Wednesday, January 23, 2019

Stock market update

It's time for the annual stock market update. You can find the January 2018 update here and the 2017 update here.

The three charts immediately above this post show my main long term trend indicators. The Dow and the S&P 500 are both still below their 200 day moving aveages which have begun to decline. The New York Stock Exchange advance-decline line has moved back above its own 200 day moving average which is still rising.

This is a long term bearish configuration although the bearish implications are moderated by the strength in the NYSE advance-decline line. But I won't turn longer term bullish unless and until both the Dow and the S&P reestablish themselves above their 200 day moving averages.

One reason am inclined to the bearish side of the market is the configuration of Lindsay time periods which I have delineated in the top chart. Recall that in 2011 and again in 2016 the Dow and the S&P both dropped significantly below their 200 day moving averages. The main difference I see between those two episodes and the current situation is that the Lindsay 15 year time period was not in 2011 or 2016 calling for any bull market top. Nor did the Lindsay 12 year period project any imminent bear market low.

This time is different. As I first pointed out two years ago Lindsay's 15 year period projected from the 2002 bear market low forecast a bull market top for January 2018. A Lindsay basic advance ended then as well.

Despite these Lindsay indications I did not turn long term bearish on the subsequent fast, five day drop early this year for two reasons. First, bearish sentiment had built up to high levels very quickly during the drop. And brief drops are typical of bull market corrections, not the start of a bear market. Second, the three long term trend indicators above all held above rising moving averages during the January- February 2018 drop.

Looking ahead in February 2018 with Lindsay as a guide I saw two obvious possibilities, both consistent with Lindsay's basic advances and long term time periods.

The most bullish possibility was that another two year, basic advance had begun which would carry to February 2020. I knew that Lindsay's 15 year period sometimes (but rarely) extends to 17 years so this would project a bull market top for late 2019 or early 2020.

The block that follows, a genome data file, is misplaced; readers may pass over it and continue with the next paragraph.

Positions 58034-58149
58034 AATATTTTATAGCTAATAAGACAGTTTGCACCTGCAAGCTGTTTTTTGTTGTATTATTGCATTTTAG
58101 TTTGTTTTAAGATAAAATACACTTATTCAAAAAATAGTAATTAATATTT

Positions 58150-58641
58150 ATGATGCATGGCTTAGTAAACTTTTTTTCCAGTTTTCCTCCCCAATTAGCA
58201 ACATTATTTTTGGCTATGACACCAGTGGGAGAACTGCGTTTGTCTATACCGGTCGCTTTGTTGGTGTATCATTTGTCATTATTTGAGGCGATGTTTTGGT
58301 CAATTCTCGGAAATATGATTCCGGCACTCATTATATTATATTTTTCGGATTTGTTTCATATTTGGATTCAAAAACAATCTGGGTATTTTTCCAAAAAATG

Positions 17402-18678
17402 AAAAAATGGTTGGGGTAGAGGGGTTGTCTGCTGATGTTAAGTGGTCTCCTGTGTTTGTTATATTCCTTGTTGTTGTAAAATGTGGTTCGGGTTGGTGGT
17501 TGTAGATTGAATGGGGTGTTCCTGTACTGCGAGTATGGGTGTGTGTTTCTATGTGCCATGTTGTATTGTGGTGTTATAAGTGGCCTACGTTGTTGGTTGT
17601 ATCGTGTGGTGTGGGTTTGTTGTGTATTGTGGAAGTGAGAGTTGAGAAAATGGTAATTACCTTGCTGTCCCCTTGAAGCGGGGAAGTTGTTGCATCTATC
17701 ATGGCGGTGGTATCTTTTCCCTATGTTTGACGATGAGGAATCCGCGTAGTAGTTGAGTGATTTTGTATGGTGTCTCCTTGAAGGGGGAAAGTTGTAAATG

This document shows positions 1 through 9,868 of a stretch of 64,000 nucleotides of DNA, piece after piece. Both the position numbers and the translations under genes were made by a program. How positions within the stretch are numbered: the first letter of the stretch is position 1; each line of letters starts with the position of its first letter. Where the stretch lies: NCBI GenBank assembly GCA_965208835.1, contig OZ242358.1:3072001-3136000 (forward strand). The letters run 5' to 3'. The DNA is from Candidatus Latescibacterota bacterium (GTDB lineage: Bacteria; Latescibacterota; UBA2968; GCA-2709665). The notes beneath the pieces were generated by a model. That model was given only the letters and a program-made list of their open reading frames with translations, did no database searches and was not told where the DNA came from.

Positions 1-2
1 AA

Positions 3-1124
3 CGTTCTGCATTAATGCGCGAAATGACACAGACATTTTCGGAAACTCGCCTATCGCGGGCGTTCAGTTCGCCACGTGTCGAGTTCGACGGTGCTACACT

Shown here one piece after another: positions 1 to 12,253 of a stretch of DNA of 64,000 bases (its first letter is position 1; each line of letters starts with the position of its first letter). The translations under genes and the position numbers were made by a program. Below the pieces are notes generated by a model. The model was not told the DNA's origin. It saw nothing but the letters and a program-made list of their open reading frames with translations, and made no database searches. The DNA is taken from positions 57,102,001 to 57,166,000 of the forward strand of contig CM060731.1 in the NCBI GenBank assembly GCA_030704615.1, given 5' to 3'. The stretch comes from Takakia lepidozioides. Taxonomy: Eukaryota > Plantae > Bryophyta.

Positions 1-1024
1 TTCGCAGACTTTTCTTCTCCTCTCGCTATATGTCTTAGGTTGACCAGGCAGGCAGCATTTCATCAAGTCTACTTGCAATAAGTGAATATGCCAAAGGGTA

I should add that if the Dow and the S&P both reestablish themselves above their 200 day moving averages this bullish scenario for the rest of 2019 will become my Lindsay projection for the year.

The more likely possibility, however, was the development of what Lindsay called a "right shoulder", a long rally which follows the expiration of a 15 year period and the completion of a basic advance. This "right shoulder" typically lasts 4-8 months. It brings the market up close to or a bit above the top associated with the expiration of the 15 year period. Once the right shoulder is complete a bear market begins.

Right now I think this Lindsay right shoulder ended in September 2018. Basic declines and the 12 year period then project a bear market low for October 2019.

All that said, I doubt that this drop will carry the Dow or the S&P more than 30% down from their 2018 tops. And I also doubt that the economy will suffer much. There probably will be no recession. Why?

The Fed is now much more sensitive to economic threats conveyed by stock market drops than it has been at any time in its history. This is especially true now, a time when inflation and inflationary expectations both remain low. The Fed's big screw-up in 2008-09 will not be repeated for at least a generation.

Reinforcing this dovish Fed bias is the well-advertised hostility of President Trump to any Fed policy which threatens the economy even a little bit. The Fed may be nominally independent but is still influenced by political pressure.

Finally, while the Fed's balance sheet is currently shrinking, its previous expansion still  leaves a lot of room for inflation of asset prices. This is likely to be triggered by increasing optimism of investors and business resulting from a dovish turn in Fed policy.

As long as  the Fed maintains its current commitment to shrink its balance sheet and increase interest rates  a bear market low in October of this year is likely. But if in the interim the Fed makes a dovish U-turn the stock market is likely to respond with another leg up in the bull market which started in 2009.

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